For previous research, Mooney spent a few summers driving the entire length of the Lake Michigan shoreline and taking water samples at every river and stream he crossed. That work initially led to a study about how tributaries carry nutrients into the lake and trigger algal blooms. But when Mooney began working with Dugan's lab, Dugan remembered that Mooney kept extra water samples and they were able to test them for chloride concentrations as well.
When they analyzed all of that data and compared it to historic water quality readings, it revealed an interesting dilemma for any salt reduction management strategies.
On one hand, urban areas are obvious salt concentration hot spots. The top predictor of high chloride levels in a tributary, according to the study, is the amount of impervious (paved) surface in its watershed. That means large metro areas like Milwaukee send lots of salt into Lake Michigan. In fact, the highest salt concentrations the study detected were astronomical readings from an outflow carrying stormwater and snowmelt from Milwaukee's General Mitchell International Airport into Lake Michigan only a few miles away.
But high salt concentrations in a tributary are only part of the problem, Mooney says. It's also important to consider the amount of water a tributary delivers to the lake.
Five of Lake Michigan's 300 tributaries are responsible for more than 70 percent of the salt flowing into the lake. This is largely a result of flow, Mooney says. Those are five large rivers which don't necessarily have high chloride concentrations, but do carry a lot of water into the system. Even if their chloride levels were only a few milligrams of chloride per liter, the millions of liters they bring to the lake can push salinity levels higher.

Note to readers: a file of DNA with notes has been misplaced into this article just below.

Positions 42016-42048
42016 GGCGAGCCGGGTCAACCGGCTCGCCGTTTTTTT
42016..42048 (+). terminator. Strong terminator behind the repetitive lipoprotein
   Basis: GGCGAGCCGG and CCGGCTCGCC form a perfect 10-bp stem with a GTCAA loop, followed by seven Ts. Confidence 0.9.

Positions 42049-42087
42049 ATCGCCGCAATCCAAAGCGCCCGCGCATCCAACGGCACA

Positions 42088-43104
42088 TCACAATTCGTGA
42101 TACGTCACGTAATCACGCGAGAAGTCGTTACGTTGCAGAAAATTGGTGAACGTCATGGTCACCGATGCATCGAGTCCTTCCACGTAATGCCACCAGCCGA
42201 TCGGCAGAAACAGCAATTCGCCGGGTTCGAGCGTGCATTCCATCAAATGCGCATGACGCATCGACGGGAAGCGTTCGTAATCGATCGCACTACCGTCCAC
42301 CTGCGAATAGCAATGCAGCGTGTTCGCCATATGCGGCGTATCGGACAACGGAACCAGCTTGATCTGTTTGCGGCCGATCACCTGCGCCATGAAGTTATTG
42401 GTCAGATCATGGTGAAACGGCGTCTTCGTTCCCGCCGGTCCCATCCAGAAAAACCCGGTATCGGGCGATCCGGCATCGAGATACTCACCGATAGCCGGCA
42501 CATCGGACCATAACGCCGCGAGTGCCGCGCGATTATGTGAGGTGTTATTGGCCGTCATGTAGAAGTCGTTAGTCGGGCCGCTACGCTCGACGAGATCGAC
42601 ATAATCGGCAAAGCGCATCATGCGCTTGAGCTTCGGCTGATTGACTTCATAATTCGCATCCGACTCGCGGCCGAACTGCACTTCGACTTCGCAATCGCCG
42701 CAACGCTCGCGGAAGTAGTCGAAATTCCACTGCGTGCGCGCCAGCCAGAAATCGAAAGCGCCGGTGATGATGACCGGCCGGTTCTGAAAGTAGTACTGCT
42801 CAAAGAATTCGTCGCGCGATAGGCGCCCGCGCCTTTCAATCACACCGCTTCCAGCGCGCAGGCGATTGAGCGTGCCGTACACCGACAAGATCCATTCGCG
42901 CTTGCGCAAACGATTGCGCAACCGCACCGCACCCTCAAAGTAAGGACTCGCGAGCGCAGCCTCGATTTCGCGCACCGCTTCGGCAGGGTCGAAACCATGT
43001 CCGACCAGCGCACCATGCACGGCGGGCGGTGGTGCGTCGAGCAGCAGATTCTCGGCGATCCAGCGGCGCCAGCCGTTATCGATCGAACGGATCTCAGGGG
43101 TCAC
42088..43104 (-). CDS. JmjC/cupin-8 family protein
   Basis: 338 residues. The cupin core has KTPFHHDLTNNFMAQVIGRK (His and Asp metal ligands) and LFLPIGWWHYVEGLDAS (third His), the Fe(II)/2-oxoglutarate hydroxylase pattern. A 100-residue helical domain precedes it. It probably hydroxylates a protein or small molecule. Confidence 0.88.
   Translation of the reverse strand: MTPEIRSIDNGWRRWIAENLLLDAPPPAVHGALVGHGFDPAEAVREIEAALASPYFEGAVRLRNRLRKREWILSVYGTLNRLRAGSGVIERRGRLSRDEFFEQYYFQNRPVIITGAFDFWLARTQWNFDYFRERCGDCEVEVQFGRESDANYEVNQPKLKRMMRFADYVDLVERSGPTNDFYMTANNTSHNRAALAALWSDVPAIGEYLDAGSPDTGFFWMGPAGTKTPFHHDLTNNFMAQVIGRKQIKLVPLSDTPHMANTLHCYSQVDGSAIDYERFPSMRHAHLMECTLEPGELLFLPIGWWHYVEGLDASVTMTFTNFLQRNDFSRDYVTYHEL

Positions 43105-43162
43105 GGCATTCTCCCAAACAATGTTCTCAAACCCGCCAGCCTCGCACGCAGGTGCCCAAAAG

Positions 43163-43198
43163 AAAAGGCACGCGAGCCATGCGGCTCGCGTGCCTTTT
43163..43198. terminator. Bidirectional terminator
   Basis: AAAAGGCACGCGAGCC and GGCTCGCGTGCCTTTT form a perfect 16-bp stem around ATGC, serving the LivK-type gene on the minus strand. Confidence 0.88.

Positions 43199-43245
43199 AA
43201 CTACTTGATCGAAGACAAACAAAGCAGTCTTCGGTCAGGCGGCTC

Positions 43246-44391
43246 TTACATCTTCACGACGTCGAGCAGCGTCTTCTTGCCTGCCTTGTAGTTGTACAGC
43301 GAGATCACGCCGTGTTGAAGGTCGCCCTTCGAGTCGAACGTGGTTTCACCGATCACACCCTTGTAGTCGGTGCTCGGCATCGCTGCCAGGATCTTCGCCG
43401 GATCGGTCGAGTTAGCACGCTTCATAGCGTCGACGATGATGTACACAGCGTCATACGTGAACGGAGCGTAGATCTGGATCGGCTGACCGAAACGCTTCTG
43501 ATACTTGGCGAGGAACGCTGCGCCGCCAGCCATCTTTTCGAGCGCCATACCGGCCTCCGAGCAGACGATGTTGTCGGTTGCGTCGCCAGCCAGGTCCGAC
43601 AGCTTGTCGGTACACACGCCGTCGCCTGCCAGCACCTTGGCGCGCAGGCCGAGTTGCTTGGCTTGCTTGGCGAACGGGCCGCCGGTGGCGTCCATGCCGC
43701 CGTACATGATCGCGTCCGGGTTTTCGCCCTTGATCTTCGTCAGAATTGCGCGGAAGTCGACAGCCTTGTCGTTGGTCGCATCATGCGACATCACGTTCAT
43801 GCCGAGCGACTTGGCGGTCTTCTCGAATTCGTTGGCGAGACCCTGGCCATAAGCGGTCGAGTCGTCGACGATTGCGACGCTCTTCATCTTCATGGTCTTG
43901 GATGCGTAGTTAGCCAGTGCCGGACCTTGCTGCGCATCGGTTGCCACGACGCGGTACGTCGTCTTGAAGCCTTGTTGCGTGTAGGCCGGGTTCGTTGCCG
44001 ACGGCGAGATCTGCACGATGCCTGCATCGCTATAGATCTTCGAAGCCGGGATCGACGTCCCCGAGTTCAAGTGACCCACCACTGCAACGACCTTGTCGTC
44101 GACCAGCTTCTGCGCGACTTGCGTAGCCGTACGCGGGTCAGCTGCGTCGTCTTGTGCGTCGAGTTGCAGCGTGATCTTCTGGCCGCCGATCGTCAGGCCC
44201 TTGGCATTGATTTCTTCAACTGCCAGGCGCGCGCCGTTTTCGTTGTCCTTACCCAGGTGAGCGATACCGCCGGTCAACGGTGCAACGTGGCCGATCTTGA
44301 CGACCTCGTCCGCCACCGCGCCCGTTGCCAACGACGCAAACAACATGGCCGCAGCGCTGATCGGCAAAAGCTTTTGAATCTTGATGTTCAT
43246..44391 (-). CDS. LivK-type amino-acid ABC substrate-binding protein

This raises a tough question for resource managers, according to Mooney.
"The largest tributaries are the largest contributors to the lake in terms of chloride load, but their concentrations are well below any sort of (toxic) threat concentration, so they're not necessarily a priority for chloride management," he says. "Whereas these smaller tributaries aren't putting a lot in, but their chloride concentrations are so high that they get a lot of attention. So there's this mismatch of which watersheds to prioritize for chloride management: Do you think about the stream, or do you think about the lake?"
Whatever decision resource managers come to, Dugan says, the only way to fix the problem is to use less salt in the first place. And that's something she thinks can be done, pointing out that municipalities and states across the Great Lakes region are already updating winter road maintenance plans and turning to materials like sand or technologies like brine to reduce the amount of salt they're using.
Considering the lakes currently receive enough salt each year to just barely push them toward higher salinity levels, even modest reductions in use have the potential to move the lakes in a "fresher" direction—which, from Dugan's perspective, is a big deal.
"The Great Lakes are one of the most valuable freshwater resources in the world," she says. "Would they still be great if they weren't fresh?"